In a Fragmented Region, Big Problems Encourage Cooperation
Few regions have as many disparate local governments as southwestern Pennsylvania. While that is not likely to change soon, recent approaches to several chronic problems suggest an era of cooperation is rising among cities, boroughs and townships that lack the means to solve them on their own.
In Allegheny County, nudging some 83 municipalities to join in finding a solution to their aged, overburdened sewage systems resulted in several modest, yet noteworthy, results—not the least of which was the first comprehensive inspection and mapping of the 4,000 miles of sewer pipe that runs beneath every municipality in the Alcosan system.
Last year, three councils of government in the eastern suburbs of Pittsburgh drafted a business plan for a land bank, which has emerged as a promising legal tool for reclaiming vacant and blighted property on a large scale. The jurisdiction of the land bank includes 41 municipalities.
And through the five-year-old Congress of Neighboring Communities, Pittsburgh officials are working with 37 municipalities that touch city borders to address common issues ranging from economic development to public transportation.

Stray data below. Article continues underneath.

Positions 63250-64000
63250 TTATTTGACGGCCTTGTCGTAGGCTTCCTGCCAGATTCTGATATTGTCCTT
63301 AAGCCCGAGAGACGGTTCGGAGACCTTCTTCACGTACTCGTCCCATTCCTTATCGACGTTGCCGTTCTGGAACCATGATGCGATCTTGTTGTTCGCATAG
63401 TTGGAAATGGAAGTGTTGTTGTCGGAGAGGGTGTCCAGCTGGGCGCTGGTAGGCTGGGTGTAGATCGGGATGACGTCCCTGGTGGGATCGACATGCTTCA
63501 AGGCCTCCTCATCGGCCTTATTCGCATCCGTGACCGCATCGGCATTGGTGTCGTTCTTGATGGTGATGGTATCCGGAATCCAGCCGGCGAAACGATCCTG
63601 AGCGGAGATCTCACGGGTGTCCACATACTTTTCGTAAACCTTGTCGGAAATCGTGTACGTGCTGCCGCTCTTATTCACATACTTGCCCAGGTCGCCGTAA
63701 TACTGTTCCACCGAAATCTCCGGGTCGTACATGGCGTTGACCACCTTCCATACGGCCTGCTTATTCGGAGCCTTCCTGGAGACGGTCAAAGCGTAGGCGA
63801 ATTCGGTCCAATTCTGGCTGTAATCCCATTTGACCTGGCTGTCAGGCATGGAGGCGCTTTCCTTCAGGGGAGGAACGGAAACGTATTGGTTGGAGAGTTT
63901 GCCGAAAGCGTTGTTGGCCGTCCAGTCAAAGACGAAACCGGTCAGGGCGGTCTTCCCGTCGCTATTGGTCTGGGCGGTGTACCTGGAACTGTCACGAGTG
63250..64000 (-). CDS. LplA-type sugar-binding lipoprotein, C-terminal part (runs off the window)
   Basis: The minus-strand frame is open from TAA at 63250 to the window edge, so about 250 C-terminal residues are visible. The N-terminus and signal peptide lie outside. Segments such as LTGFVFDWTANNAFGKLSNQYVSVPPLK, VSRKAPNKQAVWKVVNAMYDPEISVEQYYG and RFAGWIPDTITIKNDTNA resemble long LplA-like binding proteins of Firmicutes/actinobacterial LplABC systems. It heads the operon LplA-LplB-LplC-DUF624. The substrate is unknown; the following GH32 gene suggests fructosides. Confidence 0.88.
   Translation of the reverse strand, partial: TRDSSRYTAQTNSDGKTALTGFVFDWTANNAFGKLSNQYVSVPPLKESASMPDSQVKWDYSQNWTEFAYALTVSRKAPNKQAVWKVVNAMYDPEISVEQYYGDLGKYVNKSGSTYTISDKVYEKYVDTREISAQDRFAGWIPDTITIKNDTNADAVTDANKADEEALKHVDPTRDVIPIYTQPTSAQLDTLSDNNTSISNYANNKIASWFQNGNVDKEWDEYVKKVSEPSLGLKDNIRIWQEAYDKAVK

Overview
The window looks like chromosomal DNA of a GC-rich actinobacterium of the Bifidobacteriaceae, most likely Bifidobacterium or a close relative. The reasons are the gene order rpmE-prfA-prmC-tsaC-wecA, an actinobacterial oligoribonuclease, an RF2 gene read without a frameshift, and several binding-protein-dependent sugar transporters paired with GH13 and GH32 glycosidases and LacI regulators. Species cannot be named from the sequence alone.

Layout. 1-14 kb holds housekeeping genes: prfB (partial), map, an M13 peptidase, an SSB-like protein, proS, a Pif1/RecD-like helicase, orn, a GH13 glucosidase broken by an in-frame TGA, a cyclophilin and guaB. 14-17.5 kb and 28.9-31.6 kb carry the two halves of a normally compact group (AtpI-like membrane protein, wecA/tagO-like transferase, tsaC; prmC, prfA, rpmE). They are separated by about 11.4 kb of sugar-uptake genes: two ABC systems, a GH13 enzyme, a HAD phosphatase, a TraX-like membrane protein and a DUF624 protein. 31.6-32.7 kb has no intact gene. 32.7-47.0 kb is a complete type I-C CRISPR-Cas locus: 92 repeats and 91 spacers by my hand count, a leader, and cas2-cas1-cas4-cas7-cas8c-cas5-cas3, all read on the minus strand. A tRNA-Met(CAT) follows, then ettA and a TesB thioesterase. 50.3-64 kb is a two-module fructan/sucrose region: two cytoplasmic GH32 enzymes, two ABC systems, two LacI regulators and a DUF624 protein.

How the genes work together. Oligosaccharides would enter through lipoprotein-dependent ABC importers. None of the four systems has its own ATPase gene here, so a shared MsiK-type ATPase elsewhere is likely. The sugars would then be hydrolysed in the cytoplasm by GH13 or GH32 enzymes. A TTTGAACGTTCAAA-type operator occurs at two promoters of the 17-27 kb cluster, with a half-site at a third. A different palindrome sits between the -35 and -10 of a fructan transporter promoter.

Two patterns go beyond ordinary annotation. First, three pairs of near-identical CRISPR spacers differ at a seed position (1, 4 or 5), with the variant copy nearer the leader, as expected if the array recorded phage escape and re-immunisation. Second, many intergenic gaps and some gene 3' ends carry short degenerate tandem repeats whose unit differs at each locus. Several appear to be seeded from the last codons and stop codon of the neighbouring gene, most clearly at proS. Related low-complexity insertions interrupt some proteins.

Such initiatives belie the fact that the region is ruled by no fewer than 900 local governments—a level of fragmentation that invites inefficiencies and complicates broad collaboration. Only St. Louis among the 15 Pittsburgh Today benchmark regions has more local governments.
Creditworthiness & transparency
Bond ratings are a key indicator of a government’s creditworthiness. Southwestern Pennsylvania earns relatively low marks in that regard among the benchmark regions. Our Regional Bond Rating Index based on Moody’s Investor Services rating scales shows only Philadelphia and Detroit with ratings lower than the Pittsburgh Metropolitan Statistical Area. On a scale from 0-20, Pittsburgh’s score is 16, which is slightly below a benchmark average driven upward by perfect scores earned by Boston, Charlotte, Denver and Indianapolis.
Pittsburgh does better on measures of government transparency among the benchmark cities. Only Baltimore, Cincinnati and Denver were more open in matters related to spending public dollars, according to a recent analysis by the U.S. Public Interest Research Group. The city scored well above the benchmark average of scores based on the range of spending-related information available to the public and how easy it is to access.